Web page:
Shipping container shortage 2021
The health crisis produced by COVID-19 has changed the world, our economies and habits. Among the most affected sectors are international trade and cargo and container transport.
At present it is common not to find some products in stores, almost all industries have problems of shortage of supplies that are attributed to the pandemic. Some sources even claim that there will be a shortage of Christmas goods and that buying gifts will be more expensive this year. Behind all this, there is a problem of shortage of containers worldwide.
The transport of goods by sea is the main driver of international trade. Considering that the planet is covered by water in its two thirds, the maritime transport of cargo supports the greatest movement of goods, both in containers, as dry or liquid bulks. There are between 5 and 170 million shipping containers around the world, enough to supply international trade, so why is there a shortage of them?
Source: Daniel Ren, South China Morning Post
Between March and June 2020, the countries closed their borders and international trade was reduced to a minimum, imports and exports were reduced due to the collapse of the demand for goods in the world. In the second half of the year 2021, a rebound in the world economy was observed, the projections published in the April 2021 edition of World Economic Outlook foresee that the world economy will grow by 6.0% in 2021 and 4.9% in 2022. Leading this economic growth, China will grow by 8% in 2021, more than double that of the most successful Western countries even before the pandemic.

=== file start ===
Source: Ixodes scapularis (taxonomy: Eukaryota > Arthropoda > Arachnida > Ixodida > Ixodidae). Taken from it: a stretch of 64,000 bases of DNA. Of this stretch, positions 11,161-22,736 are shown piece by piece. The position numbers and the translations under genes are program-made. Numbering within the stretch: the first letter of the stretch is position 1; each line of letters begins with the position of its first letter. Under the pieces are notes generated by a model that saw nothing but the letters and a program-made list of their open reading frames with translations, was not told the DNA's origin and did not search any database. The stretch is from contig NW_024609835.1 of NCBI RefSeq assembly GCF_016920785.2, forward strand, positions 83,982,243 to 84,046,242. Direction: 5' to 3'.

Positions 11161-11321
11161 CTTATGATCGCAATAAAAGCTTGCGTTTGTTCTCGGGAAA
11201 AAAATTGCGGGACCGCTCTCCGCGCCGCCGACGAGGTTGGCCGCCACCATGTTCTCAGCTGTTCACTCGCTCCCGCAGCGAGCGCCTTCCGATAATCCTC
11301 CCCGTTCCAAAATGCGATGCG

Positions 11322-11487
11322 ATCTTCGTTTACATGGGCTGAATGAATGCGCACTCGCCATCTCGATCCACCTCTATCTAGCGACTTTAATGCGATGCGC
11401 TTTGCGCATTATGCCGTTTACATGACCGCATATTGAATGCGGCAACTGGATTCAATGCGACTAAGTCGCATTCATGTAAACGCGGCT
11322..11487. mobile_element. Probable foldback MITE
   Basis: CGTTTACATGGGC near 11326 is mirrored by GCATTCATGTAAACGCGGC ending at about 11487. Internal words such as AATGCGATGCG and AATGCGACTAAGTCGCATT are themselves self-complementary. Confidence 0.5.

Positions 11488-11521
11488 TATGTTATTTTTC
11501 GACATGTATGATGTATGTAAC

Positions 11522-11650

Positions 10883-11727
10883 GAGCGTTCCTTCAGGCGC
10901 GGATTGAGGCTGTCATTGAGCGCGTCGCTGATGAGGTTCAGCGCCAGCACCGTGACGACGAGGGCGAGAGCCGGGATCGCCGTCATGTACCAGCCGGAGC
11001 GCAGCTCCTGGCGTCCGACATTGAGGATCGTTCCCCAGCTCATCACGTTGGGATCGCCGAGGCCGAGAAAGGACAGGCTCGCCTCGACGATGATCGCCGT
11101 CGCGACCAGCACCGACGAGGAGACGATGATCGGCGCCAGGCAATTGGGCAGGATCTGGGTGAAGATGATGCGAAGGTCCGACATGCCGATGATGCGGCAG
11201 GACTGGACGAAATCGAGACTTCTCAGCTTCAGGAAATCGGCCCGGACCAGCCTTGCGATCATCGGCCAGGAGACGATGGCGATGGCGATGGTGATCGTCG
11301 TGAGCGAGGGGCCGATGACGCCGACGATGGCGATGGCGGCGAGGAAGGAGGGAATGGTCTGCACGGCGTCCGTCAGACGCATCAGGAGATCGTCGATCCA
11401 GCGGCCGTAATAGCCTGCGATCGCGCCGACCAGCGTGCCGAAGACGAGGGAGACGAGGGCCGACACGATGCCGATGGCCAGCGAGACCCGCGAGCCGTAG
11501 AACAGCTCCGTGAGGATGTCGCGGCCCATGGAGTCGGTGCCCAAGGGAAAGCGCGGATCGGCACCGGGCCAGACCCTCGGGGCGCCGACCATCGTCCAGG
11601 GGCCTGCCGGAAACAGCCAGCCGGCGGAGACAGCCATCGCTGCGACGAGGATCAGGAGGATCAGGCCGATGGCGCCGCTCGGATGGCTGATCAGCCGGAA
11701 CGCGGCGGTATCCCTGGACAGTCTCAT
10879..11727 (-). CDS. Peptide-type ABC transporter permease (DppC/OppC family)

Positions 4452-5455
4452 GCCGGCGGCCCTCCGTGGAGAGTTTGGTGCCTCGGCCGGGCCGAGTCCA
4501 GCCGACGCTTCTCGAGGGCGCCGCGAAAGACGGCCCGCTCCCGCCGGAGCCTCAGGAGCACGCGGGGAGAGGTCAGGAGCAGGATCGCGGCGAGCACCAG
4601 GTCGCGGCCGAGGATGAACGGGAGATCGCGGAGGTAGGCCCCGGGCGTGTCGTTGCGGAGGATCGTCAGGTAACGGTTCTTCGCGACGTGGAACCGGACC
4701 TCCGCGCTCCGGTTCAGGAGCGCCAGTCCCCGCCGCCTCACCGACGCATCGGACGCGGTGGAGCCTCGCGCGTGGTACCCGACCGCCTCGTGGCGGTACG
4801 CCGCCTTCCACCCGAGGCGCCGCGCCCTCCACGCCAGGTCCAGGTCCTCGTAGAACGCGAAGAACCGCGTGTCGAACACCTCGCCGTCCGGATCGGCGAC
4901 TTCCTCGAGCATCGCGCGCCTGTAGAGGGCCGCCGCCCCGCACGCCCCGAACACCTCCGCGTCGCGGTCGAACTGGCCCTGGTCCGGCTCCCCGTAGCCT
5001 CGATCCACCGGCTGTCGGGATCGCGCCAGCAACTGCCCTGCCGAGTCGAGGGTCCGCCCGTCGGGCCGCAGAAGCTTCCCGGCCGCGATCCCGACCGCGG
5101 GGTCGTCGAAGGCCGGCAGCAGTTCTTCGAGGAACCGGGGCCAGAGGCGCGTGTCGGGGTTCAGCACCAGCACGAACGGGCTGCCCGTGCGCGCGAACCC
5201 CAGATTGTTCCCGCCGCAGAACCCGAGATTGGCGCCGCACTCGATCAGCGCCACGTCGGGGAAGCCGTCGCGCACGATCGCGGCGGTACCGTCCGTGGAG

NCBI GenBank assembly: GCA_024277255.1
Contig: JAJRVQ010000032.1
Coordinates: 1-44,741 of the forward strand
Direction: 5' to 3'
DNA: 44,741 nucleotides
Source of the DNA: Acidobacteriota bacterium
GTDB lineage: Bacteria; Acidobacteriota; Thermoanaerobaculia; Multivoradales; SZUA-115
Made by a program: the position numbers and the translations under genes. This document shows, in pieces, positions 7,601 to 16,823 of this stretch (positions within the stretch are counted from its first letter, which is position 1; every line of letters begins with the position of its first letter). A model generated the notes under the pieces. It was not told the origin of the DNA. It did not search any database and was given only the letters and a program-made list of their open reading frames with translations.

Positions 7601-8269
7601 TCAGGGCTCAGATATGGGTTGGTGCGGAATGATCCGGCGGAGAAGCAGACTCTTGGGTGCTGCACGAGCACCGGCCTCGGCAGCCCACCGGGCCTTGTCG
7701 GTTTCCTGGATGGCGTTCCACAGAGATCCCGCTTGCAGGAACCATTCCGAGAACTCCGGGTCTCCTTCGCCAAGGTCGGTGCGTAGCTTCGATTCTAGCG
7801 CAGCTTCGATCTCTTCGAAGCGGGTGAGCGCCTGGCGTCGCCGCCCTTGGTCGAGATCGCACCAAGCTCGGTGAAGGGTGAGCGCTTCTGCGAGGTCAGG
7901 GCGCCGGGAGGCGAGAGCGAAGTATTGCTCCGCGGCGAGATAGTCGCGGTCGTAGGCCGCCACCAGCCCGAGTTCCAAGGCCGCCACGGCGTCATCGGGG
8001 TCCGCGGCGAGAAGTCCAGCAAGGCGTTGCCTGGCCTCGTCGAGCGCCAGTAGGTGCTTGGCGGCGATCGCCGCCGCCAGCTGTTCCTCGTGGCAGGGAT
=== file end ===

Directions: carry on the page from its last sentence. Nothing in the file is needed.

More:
The Chinese economy, driven by its exports, has benefited from lockdowns in Western countries. Western demand for household consumer goods, technology products and medical supplies has increased and Chinese exports to the US have reached record levels. Thus, many containers with Chinese goods went to Europe and North America, but did not return, because the export from Europe and the US to China was significantly reduced.
Source: Allen J. Schaben, Los Angeles Times
The result was that thousands of empty containers were stranded in these ports, and not in the Asian ports where they were needed to continue exporting. In addition, in European and American ports, there is a shortage of personnel to unload and transport the containers. Before the pandemic, a cargo ship took 2 days to return to its place of origin, today that process takes between 1 and 2 weeks.
It would be easy to think that the shortage of containers can be solved with the manufacture of more units; However, in the short term it is not the way to overcome this crisis. The main producer, China International Marine Containers, cannot cope with the huge time and resources required to manufacture new containers.
It is important to remember that around 80% of world merchandise trade is carried out through maritime transport. Experts agree that the logistical problems stemming from the pandemic will continue for much of 2022.